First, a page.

Got a candy craving? Local diabetes experts offer tips to enjoy a healthy Halloween

Dr. Phenu Zachariah's favorite holiday is Halloween -- and as the newest endocrinologist at Cape Diabetes and Endocrinology, he knows how diabetics can enjoy this candy-crazed holiday, too.

"They can enjoy sweets, they can have cake at a party, they can have Halloween treats -- it's just the planning that is different from a diabetic to a nondiabetic person," says Zachariah. "Sometimes there's a psychological aspect of having a chronic disease. There's always that elephant in the room, and you're always aware of it, but there's no reason diabetics can't do most if not all that a person without diabetes can."

The most common type of diabetes in seniors is type 2, which usually develops in late adulthood and is characterized by insulin resistance or deficiency. Type 1 diabetes develops most often in children, adolescents and even middle adulthood, and involves a complete loss of insulin. People with type 1 diabetes must take in more insulin in order to survive.

"With type 2 diabetes, you're still making insulin and you only need a little to prevent the whole metabolic system from destabilizing completely," Zachariah explains. Risk factors for type 2 diabetes include being overweight, inactive or having a family history of diabetes.

"Part of the aging process is a decline in glucose tolerance," says Janet Stewart, a diabetes educator in the Diabetes Center at Southeast Missouri Hospital. "It's an age-related change and that results in increased insulin resistance." Skeletal mass also lessens during aging, so that while weight may not change significantly, the body composition of fat to muscle changes, affecting insulin secretion, Stewart explains. Seniors suffering from conditions that affect their activity level, such as arthritis, are also more prone to developing diabetes.

In addition to maintaining a healthy diet and lifestyle, Stewart says it's important to have annual diabetes screenings and glucose tests so that you know your risk of developing the disease.

"One of the biggest concerns is that often people who have type 2 go a number of years without being diagnosed," says Stewart. "After five or six years, it's more intensive to control and may have already caused some problems."

As for Halloween candy, Zachariah and Stewart say moderation is key for diabetics. If you're going to indulge in a little sweetness, plan accordingly and monitor your blood sugar and carbohydrate intake so you know how much candy you can safely eat. "Just because it's sugar-free doesn't mean you can go completely wild," warns Zachariah.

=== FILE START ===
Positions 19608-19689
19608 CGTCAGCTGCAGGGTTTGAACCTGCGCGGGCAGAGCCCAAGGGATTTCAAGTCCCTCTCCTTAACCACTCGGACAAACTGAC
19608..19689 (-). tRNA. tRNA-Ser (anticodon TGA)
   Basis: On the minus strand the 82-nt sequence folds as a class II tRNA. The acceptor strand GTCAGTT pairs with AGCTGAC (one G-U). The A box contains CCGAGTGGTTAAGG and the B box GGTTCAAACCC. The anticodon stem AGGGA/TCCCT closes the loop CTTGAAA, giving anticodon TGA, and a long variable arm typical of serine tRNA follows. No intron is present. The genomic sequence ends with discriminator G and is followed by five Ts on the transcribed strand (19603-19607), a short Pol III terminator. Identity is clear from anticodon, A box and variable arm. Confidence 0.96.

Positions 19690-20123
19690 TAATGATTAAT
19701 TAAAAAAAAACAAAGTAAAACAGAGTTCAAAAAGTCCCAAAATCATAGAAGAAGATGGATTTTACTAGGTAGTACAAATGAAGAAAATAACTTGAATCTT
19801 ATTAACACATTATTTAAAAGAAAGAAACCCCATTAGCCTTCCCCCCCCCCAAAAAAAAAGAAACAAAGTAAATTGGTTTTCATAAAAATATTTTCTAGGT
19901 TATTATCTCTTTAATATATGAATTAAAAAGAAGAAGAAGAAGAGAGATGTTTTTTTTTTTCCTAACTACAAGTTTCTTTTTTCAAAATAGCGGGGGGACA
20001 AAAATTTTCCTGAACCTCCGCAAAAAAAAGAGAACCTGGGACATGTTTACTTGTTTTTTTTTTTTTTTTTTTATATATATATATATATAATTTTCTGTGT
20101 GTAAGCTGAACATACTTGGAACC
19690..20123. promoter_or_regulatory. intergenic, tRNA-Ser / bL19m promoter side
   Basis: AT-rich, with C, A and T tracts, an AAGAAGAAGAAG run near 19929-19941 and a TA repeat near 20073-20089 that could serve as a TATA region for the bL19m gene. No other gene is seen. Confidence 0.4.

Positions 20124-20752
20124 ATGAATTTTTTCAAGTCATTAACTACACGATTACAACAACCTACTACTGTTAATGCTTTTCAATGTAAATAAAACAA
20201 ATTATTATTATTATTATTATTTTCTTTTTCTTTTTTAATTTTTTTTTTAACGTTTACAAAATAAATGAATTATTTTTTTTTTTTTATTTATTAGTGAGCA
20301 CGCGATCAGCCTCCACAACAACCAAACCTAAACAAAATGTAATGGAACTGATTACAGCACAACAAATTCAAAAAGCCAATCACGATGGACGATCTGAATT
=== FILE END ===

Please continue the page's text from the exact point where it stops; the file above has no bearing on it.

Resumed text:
To avoid temptation, Stewart says it's all about setting the environment up for success. "If you do buy special treats, make sure they're not bought too far ahead of time where they're around to tempt you," she says. "Select things that are not your favorites -- something you know the kids like but that you will not have a problem staying out of."

It's not a bad idea for the entire family to adopt your healthy guidelines, either, says Zachariah. "If everyone is practicing the same kind of habits, it's very helpful for the patient who really needs to adhere to the guidelines," says Zachariah. "Everyone should keep in mind that there's no need to go crazy, because the candy will still be there tomorrow."

Halloween treats with a carb count of 5 grams or less

Brach's Starlight Peppermints (1 piece)5g
Double Bubble Gum (1 piece)5g
Hershey's Miniature Krackel (1 mini)5g
Hershey's Miniature Milk Chocolate (1 mini)5g
Hershey's Miniature Special Dark (1 mini)5g
Rolos (1 piece)5g
Super Bubble (1 piece)5g
Werther's Original Chewy Caramel (1 piece)5g
3 Musketeers Miniature (one mini)4g
Hershey's Miniature Mr. Goodbar (1 mini)4g
Tootsie Miniature Pops (1 pop)4g
Werther's Original Hard Candy (1 piece)4g
Ande's Mints (1 mint)3g
Hershey's Kisses (1 piece)3g
Mentos (1 piece)3g
Now and Later (1 piece)3g
Juicy Fruit Gum (1 stick)2g
Pixie Sticks (1 stick)2g

Source: American Diabetes Association